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How to build greater autonomy at work

How to build greater autonomy at work

While most managers recognize micro-management is bad for business, few have put strategies in place to actively support its solution: work autonomy. And yet, most of us – 79% according to one study – have experienced the pains of having too little autonomy in the workplace. As expectations of what we want from our jobs and employers develop, so too does our desire for greater autonomy. Here’s why building greater autonomy at work should be a top priority for every company – and how to practically go about it.

The importance of autonomy at work

Autonomy, in its simplest definition, is the urge to direct your own life. It’s something we want in both our professional and personal lives, but having autonomy at work (or not having it!) has taken on a pressing new meaning. Autonomy in the workplace isn’t just about managing our actions – it’s about choice; to be able able to choose and actually create our options.

The importance of autonomy in the workplace can’t be minimized. It has a knock-on effect on productivity, creativity and the quality of work produced, as well as work satisfaction and workplace trust. Without the ability to control what, when, and how we work – and even who we work with – we’ll never be fully motivated to complete a task... Nor will we want to stay with a company for very long. People simply won’t invest in a workplace that doesn’t respect their ability to manage their own professional space.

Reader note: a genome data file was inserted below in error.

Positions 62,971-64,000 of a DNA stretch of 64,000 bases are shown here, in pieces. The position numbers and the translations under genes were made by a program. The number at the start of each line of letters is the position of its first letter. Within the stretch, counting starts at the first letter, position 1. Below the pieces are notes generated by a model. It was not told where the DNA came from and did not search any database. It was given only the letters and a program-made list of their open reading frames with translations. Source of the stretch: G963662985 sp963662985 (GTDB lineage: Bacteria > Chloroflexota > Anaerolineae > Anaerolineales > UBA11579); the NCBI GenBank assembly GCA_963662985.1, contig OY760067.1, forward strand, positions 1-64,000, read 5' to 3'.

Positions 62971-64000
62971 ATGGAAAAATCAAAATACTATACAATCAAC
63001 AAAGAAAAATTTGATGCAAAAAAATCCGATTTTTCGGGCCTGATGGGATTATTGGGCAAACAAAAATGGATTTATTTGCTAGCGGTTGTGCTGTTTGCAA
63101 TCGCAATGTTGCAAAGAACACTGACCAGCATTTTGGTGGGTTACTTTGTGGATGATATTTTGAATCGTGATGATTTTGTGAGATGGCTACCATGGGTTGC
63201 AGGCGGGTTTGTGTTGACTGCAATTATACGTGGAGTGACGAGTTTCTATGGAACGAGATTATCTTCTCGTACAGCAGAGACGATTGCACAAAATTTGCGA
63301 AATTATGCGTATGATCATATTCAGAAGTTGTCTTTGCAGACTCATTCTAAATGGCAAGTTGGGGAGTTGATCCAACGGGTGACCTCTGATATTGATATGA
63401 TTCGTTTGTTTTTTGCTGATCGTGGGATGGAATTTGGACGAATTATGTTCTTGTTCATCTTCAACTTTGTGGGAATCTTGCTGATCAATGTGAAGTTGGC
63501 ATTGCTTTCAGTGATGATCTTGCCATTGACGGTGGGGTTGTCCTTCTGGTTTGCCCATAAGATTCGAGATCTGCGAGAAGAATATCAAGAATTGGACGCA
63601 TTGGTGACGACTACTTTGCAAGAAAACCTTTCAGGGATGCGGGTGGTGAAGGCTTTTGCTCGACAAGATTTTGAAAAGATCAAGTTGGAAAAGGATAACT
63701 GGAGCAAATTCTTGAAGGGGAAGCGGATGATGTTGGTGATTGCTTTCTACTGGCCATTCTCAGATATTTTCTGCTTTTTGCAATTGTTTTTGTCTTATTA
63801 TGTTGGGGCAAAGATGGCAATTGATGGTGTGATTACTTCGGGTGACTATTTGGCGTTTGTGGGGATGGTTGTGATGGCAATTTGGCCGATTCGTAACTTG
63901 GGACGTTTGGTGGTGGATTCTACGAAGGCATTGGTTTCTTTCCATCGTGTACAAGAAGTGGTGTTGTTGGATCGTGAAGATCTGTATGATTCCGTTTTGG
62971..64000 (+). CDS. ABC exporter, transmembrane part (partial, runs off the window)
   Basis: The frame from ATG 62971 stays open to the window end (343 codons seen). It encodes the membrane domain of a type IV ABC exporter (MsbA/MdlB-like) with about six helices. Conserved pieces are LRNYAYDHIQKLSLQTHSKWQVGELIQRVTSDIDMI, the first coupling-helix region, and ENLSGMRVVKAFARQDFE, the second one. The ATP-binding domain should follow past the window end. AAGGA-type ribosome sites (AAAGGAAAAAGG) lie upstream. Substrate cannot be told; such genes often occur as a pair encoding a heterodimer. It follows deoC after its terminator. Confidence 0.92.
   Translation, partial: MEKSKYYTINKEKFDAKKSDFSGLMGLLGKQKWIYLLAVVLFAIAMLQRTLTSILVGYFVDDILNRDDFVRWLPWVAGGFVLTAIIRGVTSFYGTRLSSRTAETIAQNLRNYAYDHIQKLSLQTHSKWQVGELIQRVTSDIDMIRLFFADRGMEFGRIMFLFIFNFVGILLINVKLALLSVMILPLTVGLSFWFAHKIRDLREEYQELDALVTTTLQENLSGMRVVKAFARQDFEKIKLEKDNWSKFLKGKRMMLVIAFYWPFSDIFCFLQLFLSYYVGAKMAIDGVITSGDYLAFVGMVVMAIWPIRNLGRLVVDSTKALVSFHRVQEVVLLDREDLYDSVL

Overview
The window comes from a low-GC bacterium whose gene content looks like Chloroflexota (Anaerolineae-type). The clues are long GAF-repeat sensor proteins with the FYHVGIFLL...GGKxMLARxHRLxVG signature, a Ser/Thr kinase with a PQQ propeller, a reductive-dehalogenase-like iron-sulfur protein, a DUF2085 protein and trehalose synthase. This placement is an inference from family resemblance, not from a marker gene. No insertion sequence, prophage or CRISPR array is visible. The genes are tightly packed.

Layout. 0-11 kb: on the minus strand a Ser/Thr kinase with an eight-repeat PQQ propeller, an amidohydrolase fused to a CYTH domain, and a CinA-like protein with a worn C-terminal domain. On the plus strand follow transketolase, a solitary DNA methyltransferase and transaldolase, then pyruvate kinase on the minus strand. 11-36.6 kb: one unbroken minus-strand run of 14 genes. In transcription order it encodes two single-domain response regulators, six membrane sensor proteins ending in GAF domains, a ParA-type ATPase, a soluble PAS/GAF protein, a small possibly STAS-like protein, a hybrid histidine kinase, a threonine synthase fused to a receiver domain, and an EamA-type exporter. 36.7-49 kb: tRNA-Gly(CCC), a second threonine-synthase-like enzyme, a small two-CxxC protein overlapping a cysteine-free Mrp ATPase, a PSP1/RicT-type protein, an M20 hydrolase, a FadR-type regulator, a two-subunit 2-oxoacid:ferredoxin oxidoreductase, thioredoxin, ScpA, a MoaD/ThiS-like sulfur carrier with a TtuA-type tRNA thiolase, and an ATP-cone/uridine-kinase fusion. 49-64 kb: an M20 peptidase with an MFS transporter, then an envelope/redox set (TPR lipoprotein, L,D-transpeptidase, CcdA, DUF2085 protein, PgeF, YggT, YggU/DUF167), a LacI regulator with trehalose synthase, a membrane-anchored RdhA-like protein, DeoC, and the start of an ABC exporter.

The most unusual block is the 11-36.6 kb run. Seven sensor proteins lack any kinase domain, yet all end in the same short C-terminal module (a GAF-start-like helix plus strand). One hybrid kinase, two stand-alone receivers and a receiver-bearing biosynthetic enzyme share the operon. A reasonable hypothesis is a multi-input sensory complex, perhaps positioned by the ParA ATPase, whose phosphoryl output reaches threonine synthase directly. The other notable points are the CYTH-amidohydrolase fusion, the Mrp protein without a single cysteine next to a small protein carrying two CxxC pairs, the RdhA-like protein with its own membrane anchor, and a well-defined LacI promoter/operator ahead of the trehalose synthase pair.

In our new era of “employee experience”, people expect to feel empowered at work. They want to feel valued and have a sense of ownership. If they don’t, most will simply up and leave. And where people feel oppressed and unhappy, neither promotions nor pay rises will fix the problem. In fact, one study found that people were two and a half times more likely to take a job that offered more autonomy than more influence.

Building autonomy in the workplace

Even if increasing employee autonomy is already high on your priority list, how do you actually go about it? Clearly, autonomy is something that is felt individually, so employees must develop it themselves to a degree. But what can managers do to practically encourage and support that self-awareness? The following four strategies are an essential place to start.

Let employees create their own schedules

Companies who pride themselves on their innovation and “freshness” know that the 9–5 is dead. Clinging to outdated ways of working not only shows you’re behind the times, it communicates an inflexibility of thinking. It traps people into a restrictive work pattern, instead of giving them the space to create a schedule that best suits their productive focus and life outside of work.

We’re all different, and while some of us perform best early in the morning, others don’t start running on full power until after lunch. Having control over your time and being able to decide when you work is one of the best – and easiest – ways to build greater autonomy at work. So offering employees greater flexibility to design their own weekly schedules is a great place to start.